ONCAlert | 2017 NANETS Symposium

Orlowski on the Role of Maintenance Therapy in Multiple Myeloma

Shannon Connelly
Published Online:4:21 PM, Wed October 11, 2017

Robert Z. Orlowski, MD, PhD
Robert Z. Orlowski, MD, PhD, recently discussed 2 cases of patients with multiple myeloma, and the treatment considerations and decisions he would make when treating these patients. Orlowski, chairman, ad interim, director of myeloma, and professor of medicine, The University of Texas MD Anderson Cancer Center, discussed these cases during a Targeted Oncology live case-based peer perspectives dinner.

Case 1

July 2011

A 61-year-old Caucasian woman was diagnosed with stage III multiple myeloma. Genetic testing showed t(4:14). She was treated with lenalidomide (Revlimid), bortezomib (Velcade), and dexamethasone (RVD) induction therapy, followed by autologous stem cell transplantation. She achieved a near complete remission with RVD and transplant. Based on her high-risk cytogenetics, the patient was placed on lenalidomide maintenance therapy.

TARGETED ONCOLOGY:  What is the rationale for the choice of upfront therapy in this patient?

Orlowski: She has been diagnosed with stage II multiple myeloma. We have to assume that she has symptomatic disease, which would be indicated with the presence of 1 or more of the following: hypercalcemia, renal insufficiency, anemia, bone lesions, or 60% or more involvement of the bone marrow, an involved to uninvolved free light chain ratio of 100 or more, or more than 1 focal MRI bone lesions. One or more of those would put the patient in a symptomatic category, and chemotherapy would be recommended for someone who has been diagnosed with symptomatic disease.

One of the most commonly accepted frontline regimens for younger patients such as this one, who would be eligible for stem cell transplant, would be RVD. The most recent data supporting that selection came from a randomized study that was led by SWOG, which is part of the National Clinical Trial Network (NCTN).1 In that study, it was a randomization between the previous standard of care, which was just lenalidomide and dexamethasone, whereas the experimental arm got RVD.

The 3-drug regimen had a higher response rate, progression-free survival (PFS), and overall survival (OS). That makes this the standard of care for all myeloma patients, and this patient in particular because she has t(4:14), which does put her at higher risk. There is a lot of literature supporting the use of proteasome inhibitors, particularly in high-risk patients. Although they don't completely negate the high-risk features, they do improve outcomes in high-risk patients.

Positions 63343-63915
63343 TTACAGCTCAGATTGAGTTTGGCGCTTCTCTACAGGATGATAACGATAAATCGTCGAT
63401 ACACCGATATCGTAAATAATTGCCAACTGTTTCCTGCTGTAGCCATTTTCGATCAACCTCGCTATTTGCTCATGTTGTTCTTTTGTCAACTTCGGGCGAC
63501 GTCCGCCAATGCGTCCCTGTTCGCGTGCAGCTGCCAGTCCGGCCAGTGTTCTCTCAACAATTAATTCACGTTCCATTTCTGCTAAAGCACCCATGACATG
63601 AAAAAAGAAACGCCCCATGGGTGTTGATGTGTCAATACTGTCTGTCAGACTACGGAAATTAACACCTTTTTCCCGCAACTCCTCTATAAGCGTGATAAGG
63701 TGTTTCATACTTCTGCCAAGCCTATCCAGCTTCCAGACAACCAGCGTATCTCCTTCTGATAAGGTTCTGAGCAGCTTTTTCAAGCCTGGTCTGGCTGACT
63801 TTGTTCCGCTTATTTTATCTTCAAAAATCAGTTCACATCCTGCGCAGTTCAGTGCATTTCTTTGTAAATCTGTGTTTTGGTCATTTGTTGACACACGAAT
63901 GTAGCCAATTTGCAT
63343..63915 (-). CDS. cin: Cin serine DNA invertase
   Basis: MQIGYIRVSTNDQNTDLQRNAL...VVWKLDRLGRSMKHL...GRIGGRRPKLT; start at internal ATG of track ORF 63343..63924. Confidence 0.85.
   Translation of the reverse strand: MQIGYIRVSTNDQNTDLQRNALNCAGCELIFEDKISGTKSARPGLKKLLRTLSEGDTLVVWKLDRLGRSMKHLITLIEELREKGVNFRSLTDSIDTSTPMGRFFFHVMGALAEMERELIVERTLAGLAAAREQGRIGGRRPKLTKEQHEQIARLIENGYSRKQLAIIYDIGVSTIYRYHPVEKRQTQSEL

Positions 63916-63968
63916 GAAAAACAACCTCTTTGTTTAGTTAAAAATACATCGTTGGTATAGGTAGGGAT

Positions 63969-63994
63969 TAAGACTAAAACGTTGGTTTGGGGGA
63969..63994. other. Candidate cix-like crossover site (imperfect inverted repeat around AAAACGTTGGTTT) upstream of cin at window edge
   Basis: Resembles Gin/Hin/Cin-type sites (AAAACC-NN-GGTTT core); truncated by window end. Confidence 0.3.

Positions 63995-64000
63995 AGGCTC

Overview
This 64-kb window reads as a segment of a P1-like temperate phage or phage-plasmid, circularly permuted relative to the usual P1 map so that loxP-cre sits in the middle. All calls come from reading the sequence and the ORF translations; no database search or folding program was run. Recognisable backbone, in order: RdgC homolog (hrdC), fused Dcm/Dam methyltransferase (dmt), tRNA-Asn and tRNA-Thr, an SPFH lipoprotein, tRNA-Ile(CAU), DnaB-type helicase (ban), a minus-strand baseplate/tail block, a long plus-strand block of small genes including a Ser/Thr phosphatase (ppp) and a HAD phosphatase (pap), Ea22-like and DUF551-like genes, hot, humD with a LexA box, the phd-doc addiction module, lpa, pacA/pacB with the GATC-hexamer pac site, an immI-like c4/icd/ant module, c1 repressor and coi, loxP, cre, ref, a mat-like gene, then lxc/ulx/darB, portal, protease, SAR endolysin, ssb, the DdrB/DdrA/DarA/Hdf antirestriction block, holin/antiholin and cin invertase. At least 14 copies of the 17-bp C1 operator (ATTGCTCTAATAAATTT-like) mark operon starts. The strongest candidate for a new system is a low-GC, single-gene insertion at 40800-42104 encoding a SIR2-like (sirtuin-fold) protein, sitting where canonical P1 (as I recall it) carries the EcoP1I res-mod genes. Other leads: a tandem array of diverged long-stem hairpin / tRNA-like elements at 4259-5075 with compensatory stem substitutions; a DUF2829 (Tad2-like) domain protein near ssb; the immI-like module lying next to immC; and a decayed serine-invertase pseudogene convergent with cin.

TARGETED ONCOLOGY:  What is the role of transplant as a part of frontline therapy for myeloma?

Orlowski: The role of transplant has been used as a consolidation to achieve further cytoreduction after upfront induction chemotherapy. Multiple studies show that if you have transplant after induction chemotherapy, you have a better PFS and OS than if you do chemotherapy only. More recently, this was addressed by the IFM 2009 trial, where patients got RVD, and after 3 cycles they were randomized.2 In 1 arm, patients got stem cell collection, then went on to stem cell transplantation, had some consolidation RVD afterwards, and then lenalidomide maintenance.

In the other arm, they also got stem cells collected, but they did not get the transplant early. Instead, they got more consolidation with RVD and then lenalidomide maintenance. The data were published earlier this year in the New England Journal of Medicine, and what they showed was that the group that received the early stem cell transplant had a better PFS, which is not surprising, because they had more therapy.

At the 3- to 5-year follow-up point, there was no difference in OS. One thing in the analysis of that study that I found to be especially interesting was that of the minimal residual disease (MRD)-negative group. What was found is that if you were MRD-negative by flow cytometry after RVD without a transplant, you did just as well as patients who got into MRD-negativity only after RVD and a transplant. That suggests the possibility that if you have disease after induction, which is now MRD-negative, that [you could] collect stem cells and store them away for later use. Not doing a transplant with just maintenance would be reasonable, but we don't have a randomized study yet evaluating that possibility.

Also in this patient, because of the high-risk features, achieving MRD-negativity is very important. I think that a transplant, if the patient is not MRD-negative, would be very reasonable in this setting.

TARGETED ONCOLOGY:  Which patients are typical candidates for maintenance therapy?

Orlowski: Most patients are considered candidates for maintenance after stem cell transplant, because even if you are MRD-negative after transplant, those patients can relapse. However, the risk of relapse is lower if you are MRD-negative than if you're MRD-positive. The standard of care for maintenance in the United States is lenalidomide, which has category 1 level recommendations, because of a study done by the CALGB, which is another branch of the NCTN. The study showed that lenalidomide provided a longer PFS compared to placebo, and also a longer OS as a maintenance after transplant.

As far as other options that can be considered, there are some data with bortezomib as a maintenance, which showed that it does provide a superior outcome. This was in a trial that compared bortezomib/doxorubicin (Adriamycin)/dexamethasone followed by transplant, followed by bortezomib maintenance in 1 arm versus thalidomide (Thalomid)/dexamethasone transplant and thalidomide maintenance in the other arm.